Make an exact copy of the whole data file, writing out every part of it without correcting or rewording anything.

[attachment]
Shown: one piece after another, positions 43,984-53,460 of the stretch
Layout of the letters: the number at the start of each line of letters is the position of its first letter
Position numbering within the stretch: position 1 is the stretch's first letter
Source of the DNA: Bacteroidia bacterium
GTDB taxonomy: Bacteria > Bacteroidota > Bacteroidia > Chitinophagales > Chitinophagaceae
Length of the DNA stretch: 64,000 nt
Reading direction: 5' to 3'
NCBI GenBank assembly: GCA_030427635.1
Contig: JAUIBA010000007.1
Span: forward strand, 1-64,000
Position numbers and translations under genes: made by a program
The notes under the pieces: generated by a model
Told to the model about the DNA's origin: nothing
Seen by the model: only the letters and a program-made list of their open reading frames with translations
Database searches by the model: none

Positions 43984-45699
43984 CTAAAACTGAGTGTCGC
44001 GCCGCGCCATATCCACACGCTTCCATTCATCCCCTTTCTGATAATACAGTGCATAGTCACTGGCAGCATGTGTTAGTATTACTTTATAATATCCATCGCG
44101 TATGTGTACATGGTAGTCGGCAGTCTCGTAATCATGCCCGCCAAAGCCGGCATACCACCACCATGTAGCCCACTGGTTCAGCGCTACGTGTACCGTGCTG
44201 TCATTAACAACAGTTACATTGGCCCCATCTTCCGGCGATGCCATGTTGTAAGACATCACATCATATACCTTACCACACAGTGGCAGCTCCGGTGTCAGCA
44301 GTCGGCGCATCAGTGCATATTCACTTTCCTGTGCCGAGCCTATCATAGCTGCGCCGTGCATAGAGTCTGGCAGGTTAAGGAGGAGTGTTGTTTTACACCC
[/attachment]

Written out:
Shown: one piece after another, positions 43,984-53,460 of the stretch
Layout of the letters: the number at the start of each line of letters is the position of its first letter
Position numbering within the stretch: position 1 is the stretch's first letter
Source of the DNA: Bacteroidia bacterium
GTDB taxonomy: Bacteria > Bacteroidota > Bacteroidia > Chitinophagales > Chitinophagaceae
Length of the DNA stretch: 64,000 nt
Reading direction: 5' to 3'
NCBI GenBank assembly: GCA_030427635.1
Contig: JAUIBA010000007.1
Span: forward strand, 1-64,000
Position numbers and translations under genes: made by a program
The notes under the pieces: generated by a model
Told to the model about the DNA's origin: nothing
Seen by the model: only the letters and a program-made list of their open reading frames with translations
Database searches by the model: none

Positions 43984-45699
43984 CTAAAACTGAGTGTCGC
44001 GCCGCGCCATATCCACACGCTTCCATTCATCCCCTTTCTGATAATACAGTGCATAGTCACTGGCAGCATGTGTTAGTATTACTTTATAATATCCATCGCG
44101 TATGTGTACATGGTAGTCGGCAGTCTCGTAATCATGCCCGCCAAAGCCGGCATACCACCACCATGTAGCCCACTGGTTCAGCGCTACGTGTACCGTGCTG
44201 TCATTAACAACAGTTACATTGGCCCCATCTTCCGGCGATGCCATGTTGTAAGACATCACATCATATACCTTACCACACAGTGGCAGCTCCGGTGTCAGCA
44301 GTCGGCGCATCAGTGCATATTCACTTTCCTGTGCCGAGCCTATCATAGCTGCGCCGTGCATAGAGTCTGGCAGGTTAAGGAGGAGTGTTGTTTTACACCC